By Craig Bechtel
The latter half of December may wind down with a whimper in terms of hip-hop happenings, but New Year’s Eve always offers a chance for the year to end with a bang; 2015 won’t be an exception.
If you’re still looking for the perfect gift to put under the tree (or menorah, cornucopia or metal pole) this year, your favorite hip-hop fan will love and/or find food for thought in “The Rap Year Book” by Shea Serrano, which features a foreword by the father of gangsta rap (and recent actual father) Ice-T. Rather than rank the best hip-hop tracks from 1979 to 2014, Serrano chooses the most important rap track from each year, defends his choice via an essay and has one of his favorite music writers rebut each choice in a 200-word sidebar. In a radio interview, Serrano pointed to 1980’s “The Breaks” by Kurtis Blow as being important as the first track that features a chorus, and included Kanye West’s “Gold Digger” from 2005, despite his intense dislike for it. “The Rap Year Book”—a New York Times bestseller—was published in October by Harry N. Abrams.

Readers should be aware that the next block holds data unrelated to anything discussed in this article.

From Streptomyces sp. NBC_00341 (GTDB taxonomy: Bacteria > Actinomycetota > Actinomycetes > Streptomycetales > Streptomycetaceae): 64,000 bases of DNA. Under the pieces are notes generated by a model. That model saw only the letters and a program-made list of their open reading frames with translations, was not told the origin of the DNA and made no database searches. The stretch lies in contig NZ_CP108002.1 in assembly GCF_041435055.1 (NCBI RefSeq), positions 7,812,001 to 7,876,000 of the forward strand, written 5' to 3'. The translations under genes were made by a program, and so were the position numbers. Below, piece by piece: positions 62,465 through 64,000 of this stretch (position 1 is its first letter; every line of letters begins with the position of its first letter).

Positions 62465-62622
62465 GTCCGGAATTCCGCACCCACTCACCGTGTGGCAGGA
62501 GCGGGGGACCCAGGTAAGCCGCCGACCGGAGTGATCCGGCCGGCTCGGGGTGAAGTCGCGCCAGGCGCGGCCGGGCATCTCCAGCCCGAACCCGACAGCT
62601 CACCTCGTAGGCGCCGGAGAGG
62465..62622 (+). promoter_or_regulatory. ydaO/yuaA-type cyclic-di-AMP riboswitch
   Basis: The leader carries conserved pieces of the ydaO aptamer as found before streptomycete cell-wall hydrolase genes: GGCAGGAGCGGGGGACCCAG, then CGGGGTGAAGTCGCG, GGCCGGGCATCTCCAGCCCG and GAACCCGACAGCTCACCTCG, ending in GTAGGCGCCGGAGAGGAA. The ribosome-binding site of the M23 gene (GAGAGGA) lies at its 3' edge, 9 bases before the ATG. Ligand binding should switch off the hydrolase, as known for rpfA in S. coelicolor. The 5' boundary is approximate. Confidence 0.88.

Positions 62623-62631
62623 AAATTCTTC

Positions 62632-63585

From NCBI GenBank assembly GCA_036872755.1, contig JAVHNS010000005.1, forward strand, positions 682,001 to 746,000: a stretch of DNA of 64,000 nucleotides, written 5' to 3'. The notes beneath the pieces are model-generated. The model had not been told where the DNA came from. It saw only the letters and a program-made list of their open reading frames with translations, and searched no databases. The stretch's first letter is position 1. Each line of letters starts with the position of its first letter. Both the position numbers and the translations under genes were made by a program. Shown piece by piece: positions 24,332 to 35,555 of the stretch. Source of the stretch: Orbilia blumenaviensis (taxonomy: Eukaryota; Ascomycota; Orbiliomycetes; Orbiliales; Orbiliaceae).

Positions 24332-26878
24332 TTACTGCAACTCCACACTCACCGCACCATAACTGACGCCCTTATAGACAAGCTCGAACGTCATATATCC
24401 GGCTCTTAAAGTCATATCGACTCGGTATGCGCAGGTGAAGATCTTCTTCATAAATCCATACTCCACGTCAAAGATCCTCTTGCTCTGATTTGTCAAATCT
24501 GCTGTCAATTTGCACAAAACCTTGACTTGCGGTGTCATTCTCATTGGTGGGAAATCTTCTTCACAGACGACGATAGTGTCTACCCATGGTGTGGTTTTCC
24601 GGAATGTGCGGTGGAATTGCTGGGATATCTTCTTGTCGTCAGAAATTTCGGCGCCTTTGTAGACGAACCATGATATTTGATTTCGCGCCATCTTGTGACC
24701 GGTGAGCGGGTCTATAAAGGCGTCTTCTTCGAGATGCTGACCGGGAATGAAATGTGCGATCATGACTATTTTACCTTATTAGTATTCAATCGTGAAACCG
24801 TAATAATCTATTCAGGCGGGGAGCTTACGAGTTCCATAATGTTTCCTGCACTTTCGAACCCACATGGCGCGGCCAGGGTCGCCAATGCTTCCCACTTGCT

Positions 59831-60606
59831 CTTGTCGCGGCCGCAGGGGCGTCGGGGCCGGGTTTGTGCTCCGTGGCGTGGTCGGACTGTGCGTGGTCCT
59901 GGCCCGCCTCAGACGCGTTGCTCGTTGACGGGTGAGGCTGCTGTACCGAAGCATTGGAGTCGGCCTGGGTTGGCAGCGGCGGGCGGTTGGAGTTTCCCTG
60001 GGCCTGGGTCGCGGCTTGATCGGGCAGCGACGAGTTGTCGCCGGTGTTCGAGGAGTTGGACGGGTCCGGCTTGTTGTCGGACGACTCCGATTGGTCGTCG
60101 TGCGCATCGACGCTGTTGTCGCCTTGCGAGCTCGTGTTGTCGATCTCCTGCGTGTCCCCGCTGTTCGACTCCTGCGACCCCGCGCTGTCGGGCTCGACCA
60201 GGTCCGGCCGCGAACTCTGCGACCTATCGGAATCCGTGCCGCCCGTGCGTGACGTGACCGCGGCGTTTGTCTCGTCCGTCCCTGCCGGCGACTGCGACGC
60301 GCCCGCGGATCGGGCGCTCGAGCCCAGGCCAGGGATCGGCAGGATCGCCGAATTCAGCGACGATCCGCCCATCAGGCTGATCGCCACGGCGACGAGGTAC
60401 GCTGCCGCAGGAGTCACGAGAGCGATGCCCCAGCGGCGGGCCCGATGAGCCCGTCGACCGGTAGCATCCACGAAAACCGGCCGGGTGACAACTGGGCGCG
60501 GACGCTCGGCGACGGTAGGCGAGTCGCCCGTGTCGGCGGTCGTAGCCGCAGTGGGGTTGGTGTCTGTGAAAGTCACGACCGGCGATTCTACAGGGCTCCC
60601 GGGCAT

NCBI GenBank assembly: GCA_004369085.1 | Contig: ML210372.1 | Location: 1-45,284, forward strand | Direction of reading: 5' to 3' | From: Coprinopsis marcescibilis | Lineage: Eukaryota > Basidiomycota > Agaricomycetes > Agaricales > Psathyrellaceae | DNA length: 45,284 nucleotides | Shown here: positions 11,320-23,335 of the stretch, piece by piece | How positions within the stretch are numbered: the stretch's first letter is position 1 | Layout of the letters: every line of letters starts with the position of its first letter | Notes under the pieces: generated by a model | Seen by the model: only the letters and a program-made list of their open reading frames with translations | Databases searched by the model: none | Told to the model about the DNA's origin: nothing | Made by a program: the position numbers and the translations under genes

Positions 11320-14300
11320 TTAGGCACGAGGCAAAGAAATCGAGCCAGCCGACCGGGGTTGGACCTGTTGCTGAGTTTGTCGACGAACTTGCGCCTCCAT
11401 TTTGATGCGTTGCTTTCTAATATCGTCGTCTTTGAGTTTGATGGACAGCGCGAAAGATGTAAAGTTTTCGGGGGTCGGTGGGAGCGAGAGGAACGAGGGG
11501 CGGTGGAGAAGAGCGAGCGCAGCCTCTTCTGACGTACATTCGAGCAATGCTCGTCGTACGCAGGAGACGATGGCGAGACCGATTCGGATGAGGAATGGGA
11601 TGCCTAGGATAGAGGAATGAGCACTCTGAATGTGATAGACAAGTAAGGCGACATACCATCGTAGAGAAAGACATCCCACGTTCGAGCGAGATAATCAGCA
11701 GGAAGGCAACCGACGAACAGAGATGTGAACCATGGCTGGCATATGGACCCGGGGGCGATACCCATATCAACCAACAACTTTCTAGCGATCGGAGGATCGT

It’s hard to believe that the rapper born Terius Gray, but better known to us as Juvenile, turned forty this year, and that his first solo record dropped twenty years ago. Although his moniker no longer quite fits, it’s a fair cop to argue that the man who brought the world “Back That Azz Up” will always be adolescent along some key lines of analysis. Juvenile is obsessed with “fucking hoes” and “banging anything in sight” (although his preference seems to be “bitches”), so if you’re looking for someone with a new-school feminist philosophy and a respectful perspective, don’t stop here. If the old-school bounce and blunt delivery is your bag, then bring your posse. Juvenile will bring his maturing misogyny and penchant for juvenilia to The Shrine (2109 South Wabash) on December 17. Doors open at 8pm for the 10pm show; tickets are $20 and the show is 21+.